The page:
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Peter Flory

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Re: The Story of Overhills
« Reply #125 on: May 28, 2020, 06:12:35 PM »
#3.  Slightly uphill par 3 by modern standards, but was called a par 4 then.  This one turns back toward the clubhouse before the 4th continues the outward direction. 

View from tee.  Very difficult hole.  More room to run it up than it appears from the player's perspective.  Uphill, 200+ yards, small green, and some fall offs in every direction.  Bogey waiting to happen. 


Zoomed in a bit:  The bunker/ waster area in the foreground is a spillover from #2. 


View from over the table top green


If you're even par so far, that is quite a start. 
« Last Edit: May 28, 2020, 08:53:28 PM by Peter Flory »

Peter Flory

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Re: The Story of Overhills
« Reply #126 on: May 28, 2020, 07:15:56 PM »
The majestic 4th.  Par 5- 509. 

From the tee area:


From first bunker #1


Approaching creek:  Possible angle of approach if you are trying to hit it in two... although you'd be a little ways behind this.


Approach shot if you had to lay up.


Approach shot if you cleared the creek in 2. 
« Last Edit: May 28, 2020, 08:53:51 PM by Peter Flory »

Peter Flory

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Re: The Story of Overhills
« Reply #127 on: May 28, 2020, 07:25:09 PM »
5th hole- severely uphill par 3.  Maybe a connector hole. 

From the tee- looking up to the green.  From here, you can only see a little bit of the fairway short of it.  This shot reminds me a little bit of the 8th hole at the U of M course, except that this shot is much more demanding.  Short and left is the only decent miss. 


Side view- elevated.  You can see the little shelf on the fairway that matches the Ross diagram perfectly.  It's still sitting there under the weeds. 


Being in the bunker would be no fun here. 





Nice view of the 6th hole in the distance.  This hole was a climb, but the reward is the big downhill tee shot coming up.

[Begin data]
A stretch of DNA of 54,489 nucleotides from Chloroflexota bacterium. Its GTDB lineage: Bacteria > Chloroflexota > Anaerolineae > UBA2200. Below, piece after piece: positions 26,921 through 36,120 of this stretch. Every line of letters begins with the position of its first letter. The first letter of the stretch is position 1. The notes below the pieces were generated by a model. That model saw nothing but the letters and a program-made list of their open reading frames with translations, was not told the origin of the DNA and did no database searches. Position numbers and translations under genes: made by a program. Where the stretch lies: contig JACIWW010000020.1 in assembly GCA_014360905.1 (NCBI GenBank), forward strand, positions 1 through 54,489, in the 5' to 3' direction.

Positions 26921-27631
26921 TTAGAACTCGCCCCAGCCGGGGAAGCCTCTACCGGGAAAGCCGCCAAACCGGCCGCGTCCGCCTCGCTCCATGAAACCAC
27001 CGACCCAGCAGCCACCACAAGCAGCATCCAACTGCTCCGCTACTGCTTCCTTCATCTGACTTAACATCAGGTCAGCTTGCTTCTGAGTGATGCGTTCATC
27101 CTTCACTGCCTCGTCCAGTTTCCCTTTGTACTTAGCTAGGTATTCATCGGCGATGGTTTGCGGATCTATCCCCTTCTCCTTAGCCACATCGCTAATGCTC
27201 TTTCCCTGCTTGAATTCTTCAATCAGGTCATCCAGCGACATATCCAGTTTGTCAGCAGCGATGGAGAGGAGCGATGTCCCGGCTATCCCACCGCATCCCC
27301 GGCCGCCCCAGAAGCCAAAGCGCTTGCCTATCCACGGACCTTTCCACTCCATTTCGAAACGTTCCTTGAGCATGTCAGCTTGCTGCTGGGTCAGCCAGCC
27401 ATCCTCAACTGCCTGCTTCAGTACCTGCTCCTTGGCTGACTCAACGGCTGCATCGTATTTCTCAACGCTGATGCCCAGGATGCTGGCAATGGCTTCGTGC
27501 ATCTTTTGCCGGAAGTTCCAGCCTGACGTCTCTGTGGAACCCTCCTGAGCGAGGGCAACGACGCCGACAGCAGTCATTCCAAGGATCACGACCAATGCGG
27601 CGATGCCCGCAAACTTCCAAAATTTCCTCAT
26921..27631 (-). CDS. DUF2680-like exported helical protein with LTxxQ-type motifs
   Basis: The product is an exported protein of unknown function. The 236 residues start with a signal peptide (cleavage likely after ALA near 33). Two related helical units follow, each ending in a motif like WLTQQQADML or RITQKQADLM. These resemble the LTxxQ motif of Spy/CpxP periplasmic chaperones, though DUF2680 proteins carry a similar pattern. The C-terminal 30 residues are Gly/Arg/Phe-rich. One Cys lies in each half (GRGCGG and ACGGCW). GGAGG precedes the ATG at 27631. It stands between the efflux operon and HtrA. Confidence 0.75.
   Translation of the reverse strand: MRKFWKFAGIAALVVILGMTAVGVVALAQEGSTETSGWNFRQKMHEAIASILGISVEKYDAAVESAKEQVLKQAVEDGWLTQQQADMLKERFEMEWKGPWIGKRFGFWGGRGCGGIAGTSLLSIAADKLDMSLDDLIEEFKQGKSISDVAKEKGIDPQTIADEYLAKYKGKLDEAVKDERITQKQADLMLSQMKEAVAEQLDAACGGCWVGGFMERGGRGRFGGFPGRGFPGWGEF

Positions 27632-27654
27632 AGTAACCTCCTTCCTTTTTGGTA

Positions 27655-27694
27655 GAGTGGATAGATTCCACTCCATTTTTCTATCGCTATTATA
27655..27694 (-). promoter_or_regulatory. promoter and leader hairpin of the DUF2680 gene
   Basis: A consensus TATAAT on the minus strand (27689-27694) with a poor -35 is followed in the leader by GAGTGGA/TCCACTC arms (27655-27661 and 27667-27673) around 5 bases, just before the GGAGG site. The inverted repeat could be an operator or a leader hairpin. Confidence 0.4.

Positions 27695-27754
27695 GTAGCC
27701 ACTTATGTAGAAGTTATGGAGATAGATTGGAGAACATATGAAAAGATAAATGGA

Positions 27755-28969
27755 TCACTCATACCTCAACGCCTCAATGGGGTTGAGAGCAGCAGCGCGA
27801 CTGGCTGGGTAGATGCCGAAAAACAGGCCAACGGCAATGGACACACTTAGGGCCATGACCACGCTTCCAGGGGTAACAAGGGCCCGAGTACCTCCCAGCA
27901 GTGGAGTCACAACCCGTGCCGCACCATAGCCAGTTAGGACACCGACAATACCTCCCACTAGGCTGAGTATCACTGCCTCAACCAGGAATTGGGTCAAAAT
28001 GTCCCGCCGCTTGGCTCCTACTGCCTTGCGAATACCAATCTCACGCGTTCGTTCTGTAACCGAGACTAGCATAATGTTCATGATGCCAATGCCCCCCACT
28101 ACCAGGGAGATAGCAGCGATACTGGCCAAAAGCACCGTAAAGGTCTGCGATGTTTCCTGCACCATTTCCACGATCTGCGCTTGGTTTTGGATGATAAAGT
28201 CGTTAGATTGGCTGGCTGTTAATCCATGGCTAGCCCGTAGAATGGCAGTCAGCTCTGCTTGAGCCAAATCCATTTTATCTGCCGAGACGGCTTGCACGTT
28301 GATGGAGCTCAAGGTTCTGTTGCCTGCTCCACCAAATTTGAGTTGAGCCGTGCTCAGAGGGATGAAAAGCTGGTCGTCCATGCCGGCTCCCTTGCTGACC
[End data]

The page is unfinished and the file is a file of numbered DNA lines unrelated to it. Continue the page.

« Last Edit: May 28, 2020, 08:54:11 PM by Peter Flory »

Peter Flory

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Re: The Story of Overhills
« Reply #128 on: May 28, 2020, 07:39:09 PM »
Hole 6.  Big boy hole, but downhill and roomy.  The mound through the fairway is a strategic feature.  I didn't build it up to Ross's specs, but just left what was in the ground and added some long grass to it for now. 

Downhill tee shot. 


From short of right FW bunker:


The mound would be on the left here where I have the long grass.  Would give you a blind approach if you bail out left off the tee. 


Perched up green complex with sunken in bunkers. 


View from over green.
« Last Edit: May 29, 2020, 01:10:37 AM by Peter Flory »

Peter Flory

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Re: The Story of Overhills
« Reply #129 on: May 28, 2020, 07:55:35 PM »
Hole 7.  This one changed quite a bit and was difficult to incorporate the changes. 

From the tee:  The #1 bunker is visible on the horizon. 


Elevated view from the left side of the fairway to show the centerline hazard and the mounded waste area to the right of the green.  I don't show the swale in the fairway, but that is another feature of the hole- was just hard to see clearly in the screenshots. 


View from short of green.  #1 is in the background on the left heading towards you and #8 is in the background to the right headed away. 


From behind green looking down fairway.

I like Ross's changes here.  Makes the hole very unique.  I'm always amazed at how willing GA architects were to change their own work and the work of others.  They had a lot of confidence. 
« Last Edit: May 28, 2020, 08:54:52 PM by Peter Flory »

Peter Flory

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Re: The Story of Overhills
« Reply #130 on: May 28, 2020, 08:02:01 PM »
Hole 8.  Another Mid Pines beauty.  This is my personal favorite on the front nine.  The beauty of the woods to the right and long with the pine needles is really something.

View from teeing ground:  Slanting fairway toward the pine needles. 


Drone view of #1 on the left and #8 outbound on the right.